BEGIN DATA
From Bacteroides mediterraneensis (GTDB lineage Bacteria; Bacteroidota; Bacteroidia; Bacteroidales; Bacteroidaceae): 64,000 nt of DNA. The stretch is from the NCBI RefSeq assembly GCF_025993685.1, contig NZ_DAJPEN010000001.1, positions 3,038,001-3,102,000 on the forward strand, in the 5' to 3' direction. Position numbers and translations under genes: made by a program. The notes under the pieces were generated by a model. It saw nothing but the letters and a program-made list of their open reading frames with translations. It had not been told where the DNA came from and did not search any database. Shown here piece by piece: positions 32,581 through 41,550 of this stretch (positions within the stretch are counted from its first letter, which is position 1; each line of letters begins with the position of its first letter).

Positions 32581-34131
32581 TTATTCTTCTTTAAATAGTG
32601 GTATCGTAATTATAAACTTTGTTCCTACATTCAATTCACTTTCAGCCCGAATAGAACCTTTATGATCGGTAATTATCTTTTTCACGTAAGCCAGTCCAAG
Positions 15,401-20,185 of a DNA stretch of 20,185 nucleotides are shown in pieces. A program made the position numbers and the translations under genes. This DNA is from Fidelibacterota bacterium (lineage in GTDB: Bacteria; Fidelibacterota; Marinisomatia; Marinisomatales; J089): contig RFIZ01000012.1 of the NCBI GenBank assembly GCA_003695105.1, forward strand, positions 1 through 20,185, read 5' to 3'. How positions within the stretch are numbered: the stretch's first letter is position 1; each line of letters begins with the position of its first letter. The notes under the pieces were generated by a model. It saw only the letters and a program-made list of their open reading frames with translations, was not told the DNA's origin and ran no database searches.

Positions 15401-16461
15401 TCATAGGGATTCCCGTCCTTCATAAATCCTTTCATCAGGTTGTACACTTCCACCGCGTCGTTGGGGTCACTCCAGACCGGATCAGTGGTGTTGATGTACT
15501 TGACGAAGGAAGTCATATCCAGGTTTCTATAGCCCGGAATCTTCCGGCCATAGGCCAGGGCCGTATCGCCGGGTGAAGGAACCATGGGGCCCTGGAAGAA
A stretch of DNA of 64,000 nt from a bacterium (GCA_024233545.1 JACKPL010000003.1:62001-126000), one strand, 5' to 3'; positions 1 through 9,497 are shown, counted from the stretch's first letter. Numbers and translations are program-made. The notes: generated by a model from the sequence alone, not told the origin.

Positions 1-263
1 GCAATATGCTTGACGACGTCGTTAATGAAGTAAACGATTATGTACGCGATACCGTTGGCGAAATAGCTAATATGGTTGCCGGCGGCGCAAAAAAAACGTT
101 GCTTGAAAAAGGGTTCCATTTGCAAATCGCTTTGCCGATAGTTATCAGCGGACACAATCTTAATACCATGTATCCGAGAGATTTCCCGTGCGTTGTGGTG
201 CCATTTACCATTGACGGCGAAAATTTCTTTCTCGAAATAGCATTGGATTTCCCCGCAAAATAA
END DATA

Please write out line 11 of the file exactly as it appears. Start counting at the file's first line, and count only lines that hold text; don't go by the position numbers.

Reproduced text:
1 GCAATATGCTTGACGACGTCGTTAATGAAGTAAACGATTATGTACGCGATACCGTTGGCGAAATAGCTAATATGGTTGCCGGCGGCGCAAAAAAAACGTT